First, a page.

Los Angeles Philharmonic Enchants Local Audience with ?Magic Flute? Performance, Among Others

Los Angeles Philharmonic Enchants Local Audience with ?Magic Flute? Performance, Among Others
The Los Angeles Philharmonic, under Assistant Conductor Alexander Mickelthwate, performs at the Pomona First Baptist Church.
Ben Davis sings the Birdcatcher's Song from The Magic Flute as the Los Angeles Philharmonic performs.

Residents of Pomona and the surrounding communities were enchanted on May 12 with a special evening performance by the Los Angeles Philharmonic at the First Baptist Church of Pomona. The world-renowned orchestra brought to life pieces from Wolfgang Amadeus Mozart's popular opera The Magic Flute as well as Johannes Brahm's Symphony No. 3, Bedrich Smetana's Bartered Bride Overture and Antonin Dvorak's Slavonic Dance, op 72, No. 1, 2 and 7.

This is the sixth straight year the Los Angeles Philharmonic staged an exclusive regional performance. With the support of local public, private and government organizations, the amazing concert was offered at the deeply discounted rate of only $5 each ticket, a fraction of the cost to watch the orchestra at the Walt Disney Concert Hall.

Under the direction of newly appointed assistant conductor Alexander Mickelthwate, this year's performance included soloist Ben Davis, a baritone. Davis has performed on Broadway and with opera companies around the country. He has just been signed to sing the role of Papageno in Kenneth Branagh's upcoming film version of The Magic Flute.

Davis charmed the crowd, playfully singing in character as Papageno, the queen's birdcatcher in The Magic Flute.

Before launching into “Suicide Scene” and later “Birdcatcher's Song,” Davis announced the local audience would be the first in the world to hear the new translation of The Magic Flute by Stephen Fry, which will be featured in the upcoming film version of the popular opera.

Pomona resident Andretta Anderson has faithfully attended these concerts since they started in 1999. At this year's event, she took her 23-year-old daughter, Jamila, for her first symphony performance.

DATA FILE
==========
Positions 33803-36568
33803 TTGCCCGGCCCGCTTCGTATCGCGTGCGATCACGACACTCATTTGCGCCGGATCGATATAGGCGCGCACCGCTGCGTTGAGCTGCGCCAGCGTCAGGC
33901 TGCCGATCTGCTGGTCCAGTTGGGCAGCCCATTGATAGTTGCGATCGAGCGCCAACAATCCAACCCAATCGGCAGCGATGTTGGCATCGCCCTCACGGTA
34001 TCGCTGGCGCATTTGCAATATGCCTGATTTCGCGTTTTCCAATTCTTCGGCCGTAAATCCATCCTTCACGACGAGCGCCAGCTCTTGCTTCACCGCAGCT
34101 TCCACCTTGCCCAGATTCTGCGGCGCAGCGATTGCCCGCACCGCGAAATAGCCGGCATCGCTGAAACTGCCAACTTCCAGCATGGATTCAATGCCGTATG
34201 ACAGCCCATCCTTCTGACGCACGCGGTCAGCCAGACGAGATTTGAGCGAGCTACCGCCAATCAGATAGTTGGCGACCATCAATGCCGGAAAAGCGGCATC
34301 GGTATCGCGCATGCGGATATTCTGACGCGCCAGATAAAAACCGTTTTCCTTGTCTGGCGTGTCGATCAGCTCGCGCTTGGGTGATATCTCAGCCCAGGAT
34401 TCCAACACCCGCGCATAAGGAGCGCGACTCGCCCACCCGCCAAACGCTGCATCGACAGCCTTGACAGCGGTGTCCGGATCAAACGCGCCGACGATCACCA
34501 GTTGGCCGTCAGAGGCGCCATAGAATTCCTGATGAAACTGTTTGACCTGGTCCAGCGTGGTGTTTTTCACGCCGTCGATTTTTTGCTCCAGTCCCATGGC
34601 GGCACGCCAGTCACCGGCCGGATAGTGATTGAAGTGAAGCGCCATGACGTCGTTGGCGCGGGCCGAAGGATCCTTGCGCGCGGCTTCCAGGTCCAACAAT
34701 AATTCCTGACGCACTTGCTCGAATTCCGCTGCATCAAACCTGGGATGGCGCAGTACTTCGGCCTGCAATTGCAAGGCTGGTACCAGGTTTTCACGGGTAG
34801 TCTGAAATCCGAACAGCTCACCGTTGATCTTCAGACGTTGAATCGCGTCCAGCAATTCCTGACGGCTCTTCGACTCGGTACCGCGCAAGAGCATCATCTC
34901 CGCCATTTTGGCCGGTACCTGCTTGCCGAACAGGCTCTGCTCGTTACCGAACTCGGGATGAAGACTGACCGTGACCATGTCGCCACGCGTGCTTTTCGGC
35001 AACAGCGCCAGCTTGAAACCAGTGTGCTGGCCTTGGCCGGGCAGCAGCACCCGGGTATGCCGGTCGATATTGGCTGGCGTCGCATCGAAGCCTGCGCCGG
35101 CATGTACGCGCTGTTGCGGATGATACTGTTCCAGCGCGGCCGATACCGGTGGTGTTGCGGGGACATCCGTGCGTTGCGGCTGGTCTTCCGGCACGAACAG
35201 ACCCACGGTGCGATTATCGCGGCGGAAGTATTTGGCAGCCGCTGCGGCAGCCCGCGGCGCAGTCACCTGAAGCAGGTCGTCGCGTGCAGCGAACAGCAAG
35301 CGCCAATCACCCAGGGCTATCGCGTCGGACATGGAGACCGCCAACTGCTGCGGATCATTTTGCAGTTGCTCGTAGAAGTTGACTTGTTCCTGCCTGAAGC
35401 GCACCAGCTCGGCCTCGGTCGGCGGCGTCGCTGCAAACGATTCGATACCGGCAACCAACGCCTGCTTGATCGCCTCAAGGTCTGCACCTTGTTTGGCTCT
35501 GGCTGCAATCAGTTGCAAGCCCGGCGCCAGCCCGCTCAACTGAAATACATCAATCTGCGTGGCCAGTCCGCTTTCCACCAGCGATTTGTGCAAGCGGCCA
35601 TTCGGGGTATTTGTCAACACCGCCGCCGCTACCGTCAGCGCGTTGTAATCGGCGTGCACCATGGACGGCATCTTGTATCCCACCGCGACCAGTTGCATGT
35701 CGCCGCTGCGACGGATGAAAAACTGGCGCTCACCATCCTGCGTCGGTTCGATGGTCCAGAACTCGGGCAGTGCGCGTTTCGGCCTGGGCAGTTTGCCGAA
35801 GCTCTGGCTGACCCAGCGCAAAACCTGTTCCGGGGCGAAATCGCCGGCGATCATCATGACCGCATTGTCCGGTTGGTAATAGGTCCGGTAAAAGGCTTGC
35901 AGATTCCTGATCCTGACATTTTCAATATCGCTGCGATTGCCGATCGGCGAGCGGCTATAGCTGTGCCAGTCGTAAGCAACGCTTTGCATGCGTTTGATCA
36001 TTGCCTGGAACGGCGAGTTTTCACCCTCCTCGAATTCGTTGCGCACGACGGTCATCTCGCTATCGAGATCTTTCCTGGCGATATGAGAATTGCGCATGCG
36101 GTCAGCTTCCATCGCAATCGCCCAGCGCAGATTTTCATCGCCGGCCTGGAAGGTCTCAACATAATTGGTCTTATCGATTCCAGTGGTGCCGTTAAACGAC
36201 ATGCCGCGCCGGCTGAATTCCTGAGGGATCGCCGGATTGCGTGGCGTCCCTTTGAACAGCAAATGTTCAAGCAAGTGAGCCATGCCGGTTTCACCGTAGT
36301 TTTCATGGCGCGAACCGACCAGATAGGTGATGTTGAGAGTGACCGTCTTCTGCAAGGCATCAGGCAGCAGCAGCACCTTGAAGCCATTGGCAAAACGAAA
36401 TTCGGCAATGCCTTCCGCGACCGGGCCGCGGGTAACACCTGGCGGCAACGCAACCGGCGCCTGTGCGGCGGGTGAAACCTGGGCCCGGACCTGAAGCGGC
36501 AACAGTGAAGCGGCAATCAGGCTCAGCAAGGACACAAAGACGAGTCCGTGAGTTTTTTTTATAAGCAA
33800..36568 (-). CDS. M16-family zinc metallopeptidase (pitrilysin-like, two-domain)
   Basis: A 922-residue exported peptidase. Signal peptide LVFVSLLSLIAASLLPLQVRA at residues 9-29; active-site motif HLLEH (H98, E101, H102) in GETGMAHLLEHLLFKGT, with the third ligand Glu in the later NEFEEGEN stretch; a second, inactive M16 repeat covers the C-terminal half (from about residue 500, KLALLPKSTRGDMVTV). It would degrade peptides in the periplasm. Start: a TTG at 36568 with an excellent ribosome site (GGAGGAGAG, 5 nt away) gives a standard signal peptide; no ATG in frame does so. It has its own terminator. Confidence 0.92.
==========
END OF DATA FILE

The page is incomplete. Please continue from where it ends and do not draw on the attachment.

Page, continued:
“I really enjoy this event,” the elder Anderson said. It's so convenient too, instead of driving for an hour to Los Angeles. And each year there's something different and special. “

Myra Peraza, 27, of Pomona was particularly enthralled by the live performance of Brahm's passionate Symphony No. 3 in F Major, op 90, one of her favorite pieces.

“It's an amazing opportunity,” said Peraza, who came to the concert with her next door neighbors. “Seeing them so close, and forthat price! It's so great. Pomona sometimes has a bad reputation, and I think this helps the community and gives people a different kind of knowledge. “

The idea of bringing the Los Angeles Philharmonic to Pomona initially grew out of a series of discussions that took place between Cal Poly Pomona and the city of Pomona about the potential for using the performing and visual arts to revitalize the downtown area. With the help of many community partners, this dream became a reality.

This unique community event receives primary support from Cal Poly Pomona, the city of Pomona, the Pomona Redevelopment Agency, Western University of Health Sciences, Pomona Unified School District, Mount San Antonio College, First Baptist Church of Pomona, Jeved Management and Los Angeles Philharmonic. These and other organizations have banded together to provide an affordable opportunity for new audiences to enjoy world-class performance arts right in the heart of Pomona.